The best results reaching into the higher echelons of percentage wins comes by avoiding these bad deck compositions. IF you have 60% high cards and 40% low remaining, your 5-7s and 2-4s should not be more than 2 in separation. A 12-8-8 is great. A 12-9-7 or 12-7-9 are good. A 12-10-6 or a 12-6-10 are bad.
    If you have 67% high cards remaining and 33% low remaining then your 5-7s and 2-4s should not be more than 3 in separation. This takes PATIENCE! But it's worth it because you've reduced the volatility significantly, increased profits, and avoided suspicion by passing on high TC hands with bad deck compositions.

    The idea is to win your session. Not spend your life at a blackjack table chasing EV and accepting variance because someone else said it's the only way to play the game.
    Last edited by Moses; June 26th, 2019 at 09:29 AM.

  8. #38
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    Default Notes on 14 vs 7-A

    I was watching the NBA playoff with on old acquaintance who did the assigning for NBA officials in the sportsbook awhile back. He was here to golf and then off to some other country for a basketball round robin tourney. We'd worked some championship games together back in the 90's and he was an evaluator at some of the camps I attended during my comeback in 2013. It was interesting to recall how differently he/we see the game from a fan, player, or coaches perspective. One of the things he said most younger officials ask him about is calling fouls in the paint. If you have 4 and call 4 your calling the game to tight. If you don't call any, the it's going to get out of hand real quick. He like's to call one and warn. I liked to call 3 and let the players/coaches adjust to my game...which is probably I'm not in the NBA.
    Somehow this seems to be a similar dilemma with 14 on large bets. Damned if you hit. Damned if you Stand.

    Excluding Aces. The deck is split 50% 2-7s which is improve or not hurt the hand and 50% 8-10s which will bust the hand.


    The difference between hitting and standing at the CV Index for TC threshold is minimal. The biggest jump is between RC 3 and 4. But this would mean standing on more than normal minimum bets. Stand at RC +2 vs is the best option, The value doesn't change and it preserves large cards.


    So lets start the line with 57% large card tag values remaining and 43% small tags remaining.


    Stand at 67%. We are back to the 2 to 1 ratio. Hence, you'll bust out 2 times out of 3 if you hit.


    Hit at 57% . But stand at or close to 60% if you can go from a minimum to a large bet on your next hence.


    For instance, your hand is 14 your count is 6-6-6 which is 60% tags values. IF you take out a 10 and/or and Ace, a 7-6-6 puts you below the large bet line.


    Suppose your count is 6-5-6. You stand and the dealer flips a small and takes out 2 smalls and busts. You still win and your at 6-7-6 for your next round. IF its the final round, hit up to just below 67%.


    You could side count the 8 for this purpose if you haven't already included it in your tag assignments. And it could be used to side count 11 vs 10. But with the ranges set so high and the adjustment to not bet into bad deck compositions, the frequency is so rare that it isn't necessary.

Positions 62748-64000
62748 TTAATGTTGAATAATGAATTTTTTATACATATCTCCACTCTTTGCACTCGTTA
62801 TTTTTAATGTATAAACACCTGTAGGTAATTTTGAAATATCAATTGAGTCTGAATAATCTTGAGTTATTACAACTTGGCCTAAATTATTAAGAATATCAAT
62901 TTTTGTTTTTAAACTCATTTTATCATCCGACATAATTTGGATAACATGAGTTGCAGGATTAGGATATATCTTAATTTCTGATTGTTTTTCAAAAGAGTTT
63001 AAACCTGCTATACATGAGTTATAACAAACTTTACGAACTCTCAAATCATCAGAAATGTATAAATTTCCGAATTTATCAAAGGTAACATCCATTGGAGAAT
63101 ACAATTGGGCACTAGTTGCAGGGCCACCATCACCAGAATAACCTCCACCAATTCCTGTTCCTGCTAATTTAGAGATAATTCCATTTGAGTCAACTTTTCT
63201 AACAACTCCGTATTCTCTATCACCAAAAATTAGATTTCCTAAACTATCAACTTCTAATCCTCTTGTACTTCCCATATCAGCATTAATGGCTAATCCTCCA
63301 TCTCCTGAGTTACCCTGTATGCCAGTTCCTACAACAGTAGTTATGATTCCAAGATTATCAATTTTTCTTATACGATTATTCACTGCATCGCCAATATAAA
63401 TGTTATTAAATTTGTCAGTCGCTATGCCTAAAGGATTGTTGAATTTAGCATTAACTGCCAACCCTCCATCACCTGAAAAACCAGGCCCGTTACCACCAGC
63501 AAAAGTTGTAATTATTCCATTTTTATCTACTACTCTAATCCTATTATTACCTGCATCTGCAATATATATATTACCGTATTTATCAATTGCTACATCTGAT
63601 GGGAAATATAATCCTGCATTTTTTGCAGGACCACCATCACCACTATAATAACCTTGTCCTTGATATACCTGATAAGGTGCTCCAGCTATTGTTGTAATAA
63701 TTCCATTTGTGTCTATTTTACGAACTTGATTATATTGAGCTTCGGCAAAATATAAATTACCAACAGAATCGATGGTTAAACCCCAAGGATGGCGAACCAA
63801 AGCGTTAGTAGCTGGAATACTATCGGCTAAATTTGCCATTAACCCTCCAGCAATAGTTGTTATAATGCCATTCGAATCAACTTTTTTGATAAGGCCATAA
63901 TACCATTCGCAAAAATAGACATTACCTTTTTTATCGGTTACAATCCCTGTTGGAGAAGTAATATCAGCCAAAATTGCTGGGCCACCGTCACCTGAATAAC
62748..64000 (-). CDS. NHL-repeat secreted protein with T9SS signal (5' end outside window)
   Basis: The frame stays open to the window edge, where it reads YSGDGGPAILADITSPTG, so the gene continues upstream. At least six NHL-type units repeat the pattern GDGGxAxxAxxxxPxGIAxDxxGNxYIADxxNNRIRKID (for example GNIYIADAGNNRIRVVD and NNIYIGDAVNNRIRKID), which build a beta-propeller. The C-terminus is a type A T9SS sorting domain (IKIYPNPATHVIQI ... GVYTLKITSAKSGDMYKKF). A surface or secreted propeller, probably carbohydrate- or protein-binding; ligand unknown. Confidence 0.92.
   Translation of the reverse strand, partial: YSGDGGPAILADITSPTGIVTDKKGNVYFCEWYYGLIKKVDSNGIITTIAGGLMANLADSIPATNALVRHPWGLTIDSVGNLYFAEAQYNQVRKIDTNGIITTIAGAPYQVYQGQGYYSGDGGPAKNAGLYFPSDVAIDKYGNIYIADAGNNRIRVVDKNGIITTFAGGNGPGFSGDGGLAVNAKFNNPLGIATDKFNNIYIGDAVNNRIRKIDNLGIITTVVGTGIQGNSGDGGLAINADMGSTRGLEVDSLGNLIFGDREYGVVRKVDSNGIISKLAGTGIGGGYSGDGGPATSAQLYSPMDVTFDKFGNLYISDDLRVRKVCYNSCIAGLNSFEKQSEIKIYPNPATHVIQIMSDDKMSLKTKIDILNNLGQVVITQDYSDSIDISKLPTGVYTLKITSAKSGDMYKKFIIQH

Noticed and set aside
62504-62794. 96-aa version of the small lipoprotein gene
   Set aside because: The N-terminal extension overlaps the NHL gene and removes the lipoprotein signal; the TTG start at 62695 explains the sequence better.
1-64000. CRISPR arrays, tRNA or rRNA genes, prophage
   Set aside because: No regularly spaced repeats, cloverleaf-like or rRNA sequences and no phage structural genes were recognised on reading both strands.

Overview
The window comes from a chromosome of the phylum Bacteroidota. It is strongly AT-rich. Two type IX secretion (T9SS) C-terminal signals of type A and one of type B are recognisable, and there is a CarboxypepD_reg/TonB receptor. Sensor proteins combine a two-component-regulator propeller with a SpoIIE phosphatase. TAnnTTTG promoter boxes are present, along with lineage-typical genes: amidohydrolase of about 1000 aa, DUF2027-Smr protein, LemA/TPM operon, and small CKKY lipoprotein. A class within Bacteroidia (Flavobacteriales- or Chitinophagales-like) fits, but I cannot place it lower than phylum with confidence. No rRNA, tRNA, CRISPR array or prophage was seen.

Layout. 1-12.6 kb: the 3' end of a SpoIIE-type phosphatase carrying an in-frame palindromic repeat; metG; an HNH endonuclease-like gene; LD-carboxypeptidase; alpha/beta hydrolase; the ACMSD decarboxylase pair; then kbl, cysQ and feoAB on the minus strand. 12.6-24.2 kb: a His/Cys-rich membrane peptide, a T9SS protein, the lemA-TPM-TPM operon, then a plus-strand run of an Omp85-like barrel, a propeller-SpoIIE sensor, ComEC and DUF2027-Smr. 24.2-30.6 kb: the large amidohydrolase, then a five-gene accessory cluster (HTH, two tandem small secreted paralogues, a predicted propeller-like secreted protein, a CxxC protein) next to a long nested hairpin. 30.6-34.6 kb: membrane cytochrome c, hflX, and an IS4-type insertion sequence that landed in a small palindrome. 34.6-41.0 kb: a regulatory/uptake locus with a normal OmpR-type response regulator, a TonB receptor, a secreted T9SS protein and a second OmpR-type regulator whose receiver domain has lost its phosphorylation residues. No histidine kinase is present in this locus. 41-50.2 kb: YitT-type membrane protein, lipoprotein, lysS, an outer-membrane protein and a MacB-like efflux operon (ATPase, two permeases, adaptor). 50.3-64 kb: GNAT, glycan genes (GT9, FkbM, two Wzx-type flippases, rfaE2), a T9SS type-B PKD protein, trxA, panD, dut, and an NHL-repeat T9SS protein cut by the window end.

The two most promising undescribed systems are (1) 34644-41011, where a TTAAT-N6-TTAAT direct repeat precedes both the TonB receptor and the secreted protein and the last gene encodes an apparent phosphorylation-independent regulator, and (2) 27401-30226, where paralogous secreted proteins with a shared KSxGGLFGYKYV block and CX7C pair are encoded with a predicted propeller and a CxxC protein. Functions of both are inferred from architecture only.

9. #39
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    FWIW, just a slightly different perspective. You know I also know a thing or two about Wall Street and investing. I have rarely heard people who invest in stocks and bonds called "gamblers." The general term is "investor." Investing can expose you to risk, of course, but if it is commensurate to and acceptable for the gain that you expect, then most investors are willing to accept that risk. The point is, rarely, if ever, have I heard stock market investors, or people who put a large portion of their 401(k)s into growth stocks, called "gamblers."

    Meanwhile, if you run the numbers, the overall annual risk (volatility) of the market, for a given amount of upfront investment, is considerably greater than that risk/reward (Sharpe) ratio (which I originally called "Desirability Index") for card counting.

    So, no, it may be just semantics, but I don't agree that, done properly, card counting is "gambling."

    Don

    A well worded post worth saving. So I bet on games after doing extensive research. I own the stock for 3 or 4 hours. It either doubles or is worth a drink coupon. People have 401K's don't know what they are worth are what is in them. And I'm the gambler in their eyes? I bet a 50% market dive would change their tune.

    Knowledge reduces risk. I'm sure you'd said this to investors many times. Same thing in blackjack. IF we acquire enough knowledge, the difference between winning and losing today is far less significant. The REAL RISK is being allowed to PLAY tomorrow.

    In blackjack, I wait for the game to come to me. In stocks, I don't pressure myself into finding a stock to buy. I wait until the ones fitting my criteria are at a premium price. Same difference.

    It's like the story about the young bull and the old bull. The young bull says to the old bull sitting under a shade tree. "Let's run down the hill and boink one of dem cows." The old bull replies "nah, let's stroll down and boink'em all." KJ and 21Forme are the cows.